The nationality and civil residence of the testator is a decisive issue to determine the applicable law in succession
One of the most important issues in successions is the applicable law. Inheritance institutions such as the widow’s usufruct, the hereditary reserve, or the legitimate inheritance are regulated very differently from one legal system to another.
The arrival of new residents in Andorra, each with their specific national law, makes this issue increasingly relevant.
For this reason, it is crucial to be clear about which law will govern the succession. However, sometimes the determination can raise doubts. Indeed, even within the same country, different laws can coexist for succession. In Spain, apart from the common law, there are specific civil rights in Aragon, Catalonia, Galicia, the Balearic Islands, Navarre, and the Basque Country. Furthermore, after 10 years of residence in a territory without any declaration, one acquires the civil residence of that territory.
On the other hand, at the European Union level, Regulation 650/2012 states that the testator can choose the applicable law for their succession by opting for the law of their nationality. In contrast, Andorran succession law stipulates that the national law will apply unless, exceptionally, the foreign testator has a significantly closer tie to Andorra.
And the reader might wonder, what is meant by a “significantly closer tie”? We cannot provide an answer because we are dealing with an undefined concept that must be assessed on a case- by-case basis. However, in many cases, we can say with certainty that this situation does not apply.
We are thus faced with a complex issue, where the best decision a future testator can make is to seek advice from a legal professional. This professional’s guidance must effectively capture the testator’s wishes in writing, within the limits allowed by the law, and of course, must consider potential doubts about which law will apply to the succession. In this respect, Augé Legal & Fiscal has a team of polyglot professionals and collaborates with various foreign law firms to provide comprehensive advice to its clients.
Consider the case of a married person with children, born in Catalonia, who lives in Madrid for 11 years, returns to Catalonia for another 5 years, then moves to Andorra and wishes to make a will. All these circumstances must be considered. If this person wants to leave all or most of their assets to their partner, they might think that making their wife the heir and leaving the legitimate part to their children already expresses their intention. However, a good advisor will point out that a clause relating to the widow’s usufruct should be added, in case the succession is governed by Spanish common law.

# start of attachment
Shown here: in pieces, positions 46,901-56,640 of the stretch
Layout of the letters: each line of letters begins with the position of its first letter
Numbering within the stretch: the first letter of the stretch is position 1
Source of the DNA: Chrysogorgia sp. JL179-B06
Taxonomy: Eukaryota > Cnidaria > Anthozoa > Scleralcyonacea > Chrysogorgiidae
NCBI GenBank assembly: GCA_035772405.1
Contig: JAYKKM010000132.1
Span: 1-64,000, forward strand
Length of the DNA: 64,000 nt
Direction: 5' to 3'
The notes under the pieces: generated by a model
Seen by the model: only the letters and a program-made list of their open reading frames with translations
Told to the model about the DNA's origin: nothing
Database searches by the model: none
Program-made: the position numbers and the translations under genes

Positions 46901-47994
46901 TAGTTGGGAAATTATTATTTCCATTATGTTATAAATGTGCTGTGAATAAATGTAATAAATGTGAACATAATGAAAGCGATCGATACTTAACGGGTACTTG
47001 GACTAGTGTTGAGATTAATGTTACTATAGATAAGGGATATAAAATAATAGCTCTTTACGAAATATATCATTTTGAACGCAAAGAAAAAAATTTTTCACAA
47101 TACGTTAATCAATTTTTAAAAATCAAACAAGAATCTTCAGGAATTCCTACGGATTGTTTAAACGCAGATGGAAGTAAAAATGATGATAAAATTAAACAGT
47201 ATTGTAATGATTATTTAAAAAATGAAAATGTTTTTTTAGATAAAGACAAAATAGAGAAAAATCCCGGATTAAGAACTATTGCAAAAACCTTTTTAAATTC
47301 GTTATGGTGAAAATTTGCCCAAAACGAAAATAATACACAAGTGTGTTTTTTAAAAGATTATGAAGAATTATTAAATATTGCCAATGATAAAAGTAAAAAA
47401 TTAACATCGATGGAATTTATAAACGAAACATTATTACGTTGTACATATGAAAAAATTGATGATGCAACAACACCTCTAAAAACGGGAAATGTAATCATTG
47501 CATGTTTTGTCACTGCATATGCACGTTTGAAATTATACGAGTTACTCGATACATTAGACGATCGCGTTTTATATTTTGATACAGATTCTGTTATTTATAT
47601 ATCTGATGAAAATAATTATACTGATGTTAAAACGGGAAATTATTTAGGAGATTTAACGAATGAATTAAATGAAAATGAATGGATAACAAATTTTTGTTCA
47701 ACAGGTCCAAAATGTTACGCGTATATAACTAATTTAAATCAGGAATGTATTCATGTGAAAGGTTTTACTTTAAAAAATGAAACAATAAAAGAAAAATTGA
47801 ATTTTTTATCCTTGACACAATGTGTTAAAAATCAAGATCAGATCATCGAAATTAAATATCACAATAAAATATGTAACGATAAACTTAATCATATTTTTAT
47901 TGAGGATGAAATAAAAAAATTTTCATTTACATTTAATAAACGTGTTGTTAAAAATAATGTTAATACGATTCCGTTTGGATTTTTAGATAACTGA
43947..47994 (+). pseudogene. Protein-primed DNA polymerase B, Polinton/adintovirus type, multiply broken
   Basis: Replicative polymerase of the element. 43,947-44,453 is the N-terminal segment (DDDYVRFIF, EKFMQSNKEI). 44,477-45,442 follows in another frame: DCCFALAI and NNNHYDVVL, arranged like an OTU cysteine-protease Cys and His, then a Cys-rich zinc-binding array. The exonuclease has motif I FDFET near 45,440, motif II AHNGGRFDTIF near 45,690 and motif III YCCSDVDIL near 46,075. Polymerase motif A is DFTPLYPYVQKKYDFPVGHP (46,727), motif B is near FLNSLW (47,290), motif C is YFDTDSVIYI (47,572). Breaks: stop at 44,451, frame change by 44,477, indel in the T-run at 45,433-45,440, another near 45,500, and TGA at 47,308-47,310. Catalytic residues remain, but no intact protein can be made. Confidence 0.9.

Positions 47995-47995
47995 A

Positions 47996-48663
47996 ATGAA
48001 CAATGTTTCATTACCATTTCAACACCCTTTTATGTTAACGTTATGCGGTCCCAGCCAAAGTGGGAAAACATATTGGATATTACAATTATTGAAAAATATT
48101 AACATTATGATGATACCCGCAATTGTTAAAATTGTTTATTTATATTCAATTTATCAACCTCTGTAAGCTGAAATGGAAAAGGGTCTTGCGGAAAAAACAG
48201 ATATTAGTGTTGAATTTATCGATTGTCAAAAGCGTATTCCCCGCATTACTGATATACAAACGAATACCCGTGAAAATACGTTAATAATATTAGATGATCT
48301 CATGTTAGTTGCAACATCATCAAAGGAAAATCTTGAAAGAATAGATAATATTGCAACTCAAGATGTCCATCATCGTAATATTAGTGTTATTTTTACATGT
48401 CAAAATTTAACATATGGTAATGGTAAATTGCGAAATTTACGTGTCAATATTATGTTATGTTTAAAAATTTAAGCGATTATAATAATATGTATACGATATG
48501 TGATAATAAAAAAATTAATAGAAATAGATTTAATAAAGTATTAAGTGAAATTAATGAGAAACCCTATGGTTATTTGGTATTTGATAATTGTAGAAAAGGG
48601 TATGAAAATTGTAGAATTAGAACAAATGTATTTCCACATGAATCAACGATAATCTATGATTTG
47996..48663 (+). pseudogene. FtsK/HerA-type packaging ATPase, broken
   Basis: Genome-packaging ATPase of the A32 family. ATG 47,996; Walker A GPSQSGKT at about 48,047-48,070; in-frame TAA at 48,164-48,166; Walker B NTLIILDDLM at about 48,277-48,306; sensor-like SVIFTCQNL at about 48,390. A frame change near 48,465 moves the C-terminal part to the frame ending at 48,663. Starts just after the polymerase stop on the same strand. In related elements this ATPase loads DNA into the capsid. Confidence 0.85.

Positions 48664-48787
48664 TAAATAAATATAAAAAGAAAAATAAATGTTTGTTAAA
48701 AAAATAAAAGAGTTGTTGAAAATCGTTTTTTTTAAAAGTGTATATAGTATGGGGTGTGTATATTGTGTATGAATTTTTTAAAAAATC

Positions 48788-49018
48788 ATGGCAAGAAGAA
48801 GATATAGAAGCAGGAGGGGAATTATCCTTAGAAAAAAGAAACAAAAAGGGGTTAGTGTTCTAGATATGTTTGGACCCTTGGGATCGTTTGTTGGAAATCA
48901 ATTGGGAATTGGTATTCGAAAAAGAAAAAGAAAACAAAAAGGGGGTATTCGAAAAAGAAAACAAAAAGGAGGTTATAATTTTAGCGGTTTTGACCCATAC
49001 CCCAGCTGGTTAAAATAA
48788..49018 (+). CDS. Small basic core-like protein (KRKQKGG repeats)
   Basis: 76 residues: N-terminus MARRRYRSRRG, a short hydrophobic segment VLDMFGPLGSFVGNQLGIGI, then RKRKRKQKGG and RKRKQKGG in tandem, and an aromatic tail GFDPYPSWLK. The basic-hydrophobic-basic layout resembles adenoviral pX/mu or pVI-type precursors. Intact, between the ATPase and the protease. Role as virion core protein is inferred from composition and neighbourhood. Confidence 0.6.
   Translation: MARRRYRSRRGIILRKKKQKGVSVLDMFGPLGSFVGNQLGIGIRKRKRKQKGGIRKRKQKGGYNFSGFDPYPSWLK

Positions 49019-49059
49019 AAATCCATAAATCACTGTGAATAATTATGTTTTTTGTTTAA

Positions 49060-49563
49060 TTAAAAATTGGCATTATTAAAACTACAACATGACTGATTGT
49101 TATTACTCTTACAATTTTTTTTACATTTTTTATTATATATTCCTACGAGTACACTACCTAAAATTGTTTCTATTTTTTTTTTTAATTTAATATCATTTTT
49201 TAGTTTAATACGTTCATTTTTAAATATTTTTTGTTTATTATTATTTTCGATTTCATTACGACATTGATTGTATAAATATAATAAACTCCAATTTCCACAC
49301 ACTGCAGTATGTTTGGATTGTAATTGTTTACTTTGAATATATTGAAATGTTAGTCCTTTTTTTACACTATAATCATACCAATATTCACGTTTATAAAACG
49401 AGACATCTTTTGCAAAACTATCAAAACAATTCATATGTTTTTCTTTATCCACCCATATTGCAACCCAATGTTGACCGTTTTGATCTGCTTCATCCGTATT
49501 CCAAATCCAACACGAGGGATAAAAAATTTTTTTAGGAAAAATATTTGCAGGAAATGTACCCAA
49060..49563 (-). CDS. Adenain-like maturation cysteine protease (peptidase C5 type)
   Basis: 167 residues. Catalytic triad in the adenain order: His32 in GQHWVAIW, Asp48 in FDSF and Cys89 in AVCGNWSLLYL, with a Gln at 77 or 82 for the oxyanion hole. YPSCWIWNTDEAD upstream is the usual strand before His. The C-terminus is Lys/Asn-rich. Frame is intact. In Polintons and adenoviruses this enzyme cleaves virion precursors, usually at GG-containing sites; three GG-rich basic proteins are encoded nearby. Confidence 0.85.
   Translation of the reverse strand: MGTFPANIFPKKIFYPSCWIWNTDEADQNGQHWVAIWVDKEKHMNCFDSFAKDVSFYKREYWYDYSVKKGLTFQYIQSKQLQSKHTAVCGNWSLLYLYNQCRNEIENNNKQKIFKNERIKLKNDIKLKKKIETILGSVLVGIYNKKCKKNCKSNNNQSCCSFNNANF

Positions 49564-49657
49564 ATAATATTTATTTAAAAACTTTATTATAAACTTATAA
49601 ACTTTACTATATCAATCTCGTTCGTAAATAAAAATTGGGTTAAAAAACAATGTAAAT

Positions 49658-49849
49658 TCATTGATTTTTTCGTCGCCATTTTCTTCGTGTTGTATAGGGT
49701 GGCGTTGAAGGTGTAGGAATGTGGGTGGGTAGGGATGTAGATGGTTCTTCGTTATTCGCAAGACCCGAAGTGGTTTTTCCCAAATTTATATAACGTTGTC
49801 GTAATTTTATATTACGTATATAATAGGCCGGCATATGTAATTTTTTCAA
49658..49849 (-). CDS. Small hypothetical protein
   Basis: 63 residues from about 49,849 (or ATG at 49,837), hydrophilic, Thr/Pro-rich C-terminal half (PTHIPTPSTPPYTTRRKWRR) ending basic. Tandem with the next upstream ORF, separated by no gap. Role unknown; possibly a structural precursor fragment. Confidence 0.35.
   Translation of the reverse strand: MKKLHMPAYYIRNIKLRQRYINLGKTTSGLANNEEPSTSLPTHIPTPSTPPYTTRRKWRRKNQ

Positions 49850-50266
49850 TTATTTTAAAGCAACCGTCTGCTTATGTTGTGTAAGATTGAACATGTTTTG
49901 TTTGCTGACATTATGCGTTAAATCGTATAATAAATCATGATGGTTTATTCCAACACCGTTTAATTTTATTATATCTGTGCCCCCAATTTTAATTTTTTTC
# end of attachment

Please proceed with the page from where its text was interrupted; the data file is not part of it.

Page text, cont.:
In addition to the civil aspects of the succession, fiscal aspects must also be considered. If the heirs are not residents of Andorra, there are perfectly legal testamentary formulas that can mitigate the fiscal impact for the heirs. In this case, the territorial differences in inheritance taxes are notable, with various tax rates depending on the countries, but also within the same countries. It should not be forgotten that the inheritance tax in Spain is a tax transferred to the autonomous communities.
Indeed, many countries – if not the majority – impose the gains obtained upon death, either through a specific or general tax. However, it should be noted that the tax regulation – not the civil one – applicable to the gains obtained is that of the heir’s or heirs’ state of residence, not that of the deceased. This fact, often overlooked, has led to the mistaken belief that the deceased’s move to another state without an inheritance tax would avoid any fiscal implications for future heirs: while such a move opens the door to interesting planning that, when well- directed, can significantly reduce taxation, it does not de facto eliminate it.
In this sense, even if the heirs decide to move their tax residence outside of Spain, they might be subject to the Spanish Inheritance Tax if they receive certain assets – especially, real estate located in Spanish territory. Likewise, although the applicable civil regulations depend on the civil neighborhood of the deceased, the applicable tax regulation is centralized in the state when the heir is not a resident of Spain, even applying rates higher than 30%.
We reiterate that inheritance planning, both at the civil and fiscal level – of course, with the help of expert lawyers and tax advisors – takes on considerable importance when different jurisdictions come into play, ensuring the peace of mind for both future heirs and the deceased. It is therefore a dual advisory service, both civil and fiscal, that the different departments of Augé Legal & Fiscal offer their clients.
Pere Cristòfol & Marcos Sutil